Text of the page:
This week in health care

Knight Cancer Center Building

Wildfire smoke, email hacks and “telabortion.” It’s all in our healthcare roundup.

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Long-awaited OHSU building opens 

OHSU’s 320,000 square-foot Knight Cancer Research Building, designed by SRG Architects, opens to the public on September 8. The building will house up to 650 cancer researchers in a collaborative environment that features a 200-seat auditorium and lab space, and looks way cooler than your office. It should go without saying, but the office was built without carcinogenic materials.  

Science and digital health models reshape abortion and contraception landscape

A Portland-area “TelAbortion” study is part of a sweeping digital health revolution that could upend the politics of abortion and contraception.

Health hack

Staff email accounts at Legacy Health may have been caught up in a phishing scam, potentially compromising the sensitive data of 38,000 patients. Names, dates of birth, health insurance, billing and medical information, and yes, social security numbers, might have been involved.

Insurance for the insurers

Portland-based insurance carrier Moda Health is talking to a strategic partner about a potential capital infusion, according to The Lund Report. The investment could resuscitate the aggressive growth plans the company shelved when the federal government failed to pay billions it owed insurers under the Affordable Care Act.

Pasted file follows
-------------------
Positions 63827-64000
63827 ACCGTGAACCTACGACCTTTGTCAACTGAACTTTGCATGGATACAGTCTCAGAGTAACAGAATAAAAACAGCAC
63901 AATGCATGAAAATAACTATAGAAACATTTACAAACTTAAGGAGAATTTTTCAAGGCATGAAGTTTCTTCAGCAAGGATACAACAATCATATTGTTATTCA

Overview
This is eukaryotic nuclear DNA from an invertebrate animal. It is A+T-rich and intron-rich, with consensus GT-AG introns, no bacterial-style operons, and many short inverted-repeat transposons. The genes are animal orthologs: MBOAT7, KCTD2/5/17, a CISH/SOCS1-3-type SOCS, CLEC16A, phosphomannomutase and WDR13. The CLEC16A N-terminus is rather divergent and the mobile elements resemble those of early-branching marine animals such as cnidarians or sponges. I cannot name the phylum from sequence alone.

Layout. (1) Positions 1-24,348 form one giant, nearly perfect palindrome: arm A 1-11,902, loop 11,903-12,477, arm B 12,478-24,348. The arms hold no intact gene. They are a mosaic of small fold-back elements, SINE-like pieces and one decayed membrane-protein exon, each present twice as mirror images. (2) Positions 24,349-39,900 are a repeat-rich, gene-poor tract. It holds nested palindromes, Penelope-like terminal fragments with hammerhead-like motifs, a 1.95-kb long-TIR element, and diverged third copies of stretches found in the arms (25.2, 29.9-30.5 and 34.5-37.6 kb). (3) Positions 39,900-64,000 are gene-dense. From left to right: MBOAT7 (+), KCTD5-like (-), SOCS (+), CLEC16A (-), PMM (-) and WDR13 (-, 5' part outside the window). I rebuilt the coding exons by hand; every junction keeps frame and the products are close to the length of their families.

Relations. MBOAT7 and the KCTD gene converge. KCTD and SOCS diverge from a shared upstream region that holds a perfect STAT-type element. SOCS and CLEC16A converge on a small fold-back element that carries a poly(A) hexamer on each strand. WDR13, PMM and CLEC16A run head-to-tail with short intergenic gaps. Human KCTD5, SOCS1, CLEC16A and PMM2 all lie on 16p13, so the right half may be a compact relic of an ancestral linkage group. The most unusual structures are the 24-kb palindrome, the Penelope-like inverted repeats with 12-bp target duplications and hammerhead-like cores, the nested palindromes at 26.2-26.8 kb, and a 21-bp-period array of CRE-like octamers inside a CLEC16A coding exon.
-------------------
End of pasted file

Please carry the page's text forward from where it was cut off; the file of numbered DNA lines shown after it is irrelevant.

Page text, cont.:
A cooler hotline

In a novel suicide prevention effort, the Central Oregon Health Council recently partnered with the San Francisco–based Institute on Aging to bring a “friendship line” to lonely seniors. This isn’t your typical suicide hotline: they’ll call you first sometimes, and you can call the “warmline” just to chat.

Smoke signals

Oregon continues to choke on secondhand wildfire smoke from nearly every point of the compass. The Department of Environmental Quality issued an advisory for the first half of the week urging people to avoid outdoor activities.

 An opportunity to talk rural health care

Rural Oregon significantly lags behind urban areas when it comes to healthcare. A conference slated for October aims to tackle that challenge by convening policy makers, providers and consumers. Plus, a weekend in Bend has got to be good for your health.

…And public health in general

The state’s doctors will gather at the Oregon Medical Association conference on September 29. An ambitious schedule spotlights gender bias, opioids and firearms.